We arrived at Vale Dona Maria late afternoon in a torrential downpour. A rather sodden Cristiano Van Zeller walked over to us and greeted us warmly. It was nice to be back: this is the third time I’ve visited in four years. It’s a beautiful spot, and Cristiano purchased it from his wife’s family back in 1996 when it had just 10 hectares of old vines.
The first few wines weren’t made here; the 1999 was the first made at the property. Now the vineyard area has been extended, and Cristiano now has 50 hectares that are owned or leased long term, with 5 of those white. Quinta Vale Dona Maria itself has 28 hectares of vines. There are over 40 different varieties planted here.
Granite lagares full of fermenting red wine
There are changes afoot in the winery. Cristiano is in the process of expanding his lagares so that he can ferment all his premium reds this way. The lagar, a shallow-sided fermentation vessel, was designed to allow for foot treading to get rapid yet gentle extraction for Port wines. The advantage for fermenting table wines in them is the large surface to volume ratio, which means that there’s a more even and more rapid extraction from the skins. Granite is important, because of the friction (which helps extraction), and because it keeps an even temperature throughout. His lagares are fitted with cooling.
All the premium reds here go through lagares. The expanded capacity will mean that he can do the whole of fermentation for all these wines in lagar. He has conducted trials for a few years and the wines made from lagar are so much better, he’s convinced it’s the way to go.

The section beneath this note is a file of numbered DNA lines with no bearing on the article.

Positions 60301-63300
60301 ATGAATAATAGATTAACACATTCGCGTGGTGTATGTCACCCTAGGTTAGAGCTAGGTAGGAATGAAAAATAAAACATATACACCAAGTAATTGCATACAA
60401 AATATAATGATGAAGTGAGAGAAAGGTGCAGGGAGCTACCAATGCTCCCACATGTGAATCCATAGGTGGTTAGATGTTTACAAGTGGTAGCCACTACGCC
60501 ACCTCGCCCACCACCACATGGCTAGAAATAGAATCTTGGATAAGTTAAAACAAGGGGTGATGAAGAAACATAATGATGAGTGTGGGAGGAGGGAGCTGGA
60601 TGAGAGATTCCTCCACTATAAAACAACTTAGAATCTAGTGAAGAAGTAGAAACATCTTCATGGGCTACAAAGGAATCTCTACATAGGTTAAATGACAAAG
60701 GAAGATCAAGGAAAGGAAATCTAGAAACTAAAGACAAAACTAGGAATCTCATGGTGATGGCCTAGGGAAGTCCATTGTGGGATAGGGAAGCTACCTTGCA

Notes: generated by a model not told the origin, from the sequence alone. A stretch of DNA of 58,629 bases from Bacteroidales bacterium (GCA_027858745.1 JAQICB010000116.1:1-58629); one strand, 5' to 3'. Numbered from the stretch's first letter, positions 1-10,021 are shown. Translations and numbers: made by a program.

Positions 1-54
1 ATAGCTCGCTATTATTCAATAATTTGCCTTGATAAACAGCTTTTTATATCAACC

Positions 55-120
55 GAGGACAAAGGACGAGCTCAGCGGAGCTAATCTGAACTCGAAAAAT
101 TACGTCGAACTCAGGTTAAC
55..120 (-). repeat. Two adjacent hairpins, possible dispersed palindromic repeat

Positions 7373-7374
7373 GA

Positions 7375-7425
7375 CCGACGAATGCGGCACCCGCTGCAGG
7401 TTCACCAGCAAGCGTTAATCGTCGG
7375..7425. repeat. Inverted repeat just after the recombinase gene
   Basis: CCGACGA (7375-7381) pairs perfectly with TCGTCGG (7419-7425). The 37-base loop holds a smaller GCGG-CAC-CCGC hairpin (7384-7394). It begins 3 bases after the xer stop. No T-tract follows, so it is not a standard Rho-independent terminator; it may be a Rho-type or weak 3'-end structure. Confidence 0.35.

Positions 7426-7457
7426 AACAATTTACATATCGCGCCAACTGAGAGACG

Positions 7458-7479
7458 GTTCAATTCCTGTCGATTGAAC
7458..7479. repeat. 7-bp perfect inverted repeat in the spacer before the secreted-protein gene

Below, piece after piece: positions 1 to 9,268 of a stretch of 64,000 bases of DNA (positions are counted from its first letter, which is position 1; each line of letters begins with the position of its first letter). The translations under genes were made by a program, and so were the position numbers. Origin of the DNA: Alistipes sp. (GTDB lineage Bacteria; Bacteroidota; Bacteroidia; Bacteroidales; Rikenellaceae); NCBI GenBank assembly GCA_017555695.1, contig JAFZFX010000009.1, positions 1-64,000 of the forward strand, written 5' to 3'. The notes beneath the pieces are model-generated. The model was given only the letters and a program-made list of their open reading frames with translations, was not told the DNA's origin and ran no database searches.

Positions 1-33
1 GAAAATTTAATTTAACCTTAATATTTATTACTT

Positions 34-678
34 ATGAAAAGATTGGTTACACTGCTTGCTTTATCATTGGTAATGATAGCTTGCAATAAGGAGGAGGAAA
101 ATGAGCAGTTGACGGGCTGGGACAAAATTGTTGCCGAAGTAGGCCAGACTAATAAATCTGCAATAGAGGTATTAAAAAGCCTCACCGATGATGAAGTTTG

A white wine started as a Port (foot treading with fermentation on skins) and then taken to barrel to ferment to dryness.
Increasingly, he’s taking a parcel approach. ‘I look at the Douro as Burgundy with little parcels,’ says Cristiano. ‘Each parcel makes wine with its own character. Identifying those parcels is the fun of what we do here.’ He also notes that he’s getting a higher price for the smaller volumes of parcel wine. ‘That’s why we have the Burgundian bottle: it’s more the idea of a domaine than a château. I get more fun out of it and I get more money out of it.’
How’s 2016? Cristiano describes it as ‘the most difficult vintage I’ve experienced in 35 years.’ Even though there have been worse vintages, at least it was clear they were bad early on. 2016 has had a confusing, complicated growing season. But some good wines will result. ‘I’m happy with it,’ he adds, although it’s 45% down in quantity.